Skip to main content

Shelf Help: 'Women After All: Sex, Evolution, and the End of Male Supremacy'

Melvin Konner makes the case for female dominance.
  • Author:
  • Updated:

Women After All: Sex, Evolution, and the End of Male Supremacy
Melvin Konner
W.W. Norton & Co.

Scientists now know again what our ancestors took for granted: that men and women think and act differently. Konner, a biological anthropologist, surveys non-human animals, from bonobos to whiptail lizards, and enumerates staggering varieties of sexual difference, as well as exotically shaped genitalia and sexual behaviors strange enough to shock Dr. Ruth. Moving to humans, Konner marshals evidence that women are “superior” to men—more logical, cautious, sociable, and peaceful. He predicts that as warfare, the biological domain of men, subsides in importance, women will claim more power, to the benefit of all. Through biotech, they may actually be able to miniaturize men until they are harmless “diminutive parasites,” or get rid of men altogether, or (he muses approvingly) keep them “in small numbers for sexual services.” Konner’s engagingly odd book is a case for female dominance, and for not letting biological anthropologists run anything larger than a faculty meeting.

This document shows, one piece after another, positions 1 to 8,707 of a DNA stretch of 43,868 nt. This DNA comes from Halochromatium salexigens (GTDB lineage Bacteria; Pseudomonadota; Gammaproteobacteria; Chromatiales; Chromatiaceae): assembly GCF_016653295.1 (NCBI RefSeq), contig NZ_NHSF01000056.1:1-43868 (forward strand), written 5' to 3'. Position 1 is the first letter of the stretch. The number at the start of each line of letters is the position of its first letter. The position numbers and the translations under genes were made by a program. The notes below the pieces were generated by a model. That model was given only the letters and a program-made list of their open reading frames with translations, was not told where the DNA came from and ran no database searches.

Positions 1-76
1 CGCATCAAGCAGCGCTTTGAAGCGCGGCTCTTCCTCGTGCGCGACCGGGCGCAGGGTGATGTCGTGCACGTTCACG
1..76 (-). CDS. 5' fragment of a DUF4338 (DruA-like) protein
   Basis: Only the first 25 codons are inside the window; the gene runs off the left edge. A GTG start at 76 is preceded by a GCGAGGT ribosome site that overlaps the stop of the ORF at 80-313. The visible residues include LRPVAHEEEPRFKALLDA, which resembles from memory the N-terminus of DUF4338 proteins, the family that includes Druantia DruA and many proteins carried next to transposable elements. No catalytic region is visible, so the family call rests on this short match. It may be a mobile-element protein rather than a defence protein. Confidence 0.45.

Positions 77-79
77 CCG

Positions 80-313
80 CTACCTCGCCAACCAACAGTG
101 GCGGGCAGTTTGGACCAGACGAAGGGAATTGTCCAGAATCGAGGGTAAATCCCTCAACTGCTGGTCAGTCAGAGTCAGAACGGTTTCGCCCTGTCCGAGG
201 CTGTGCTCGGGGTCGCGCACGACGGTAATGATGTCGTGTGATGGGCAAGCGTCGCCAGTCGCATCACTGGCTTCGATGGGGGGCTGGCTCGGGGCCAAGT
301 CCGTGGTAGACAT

For more from Pacific Standard on the science of society, and to support our work, sign up for our email newsletter and subscribe to our bimonthly magazine, where this piece originally appeared. Digital editions are available in the App Store (iPad) and on Zinio (Android, iPad, PC/MAC, iPhone, and Win8), Amazon, and Google Play (Android).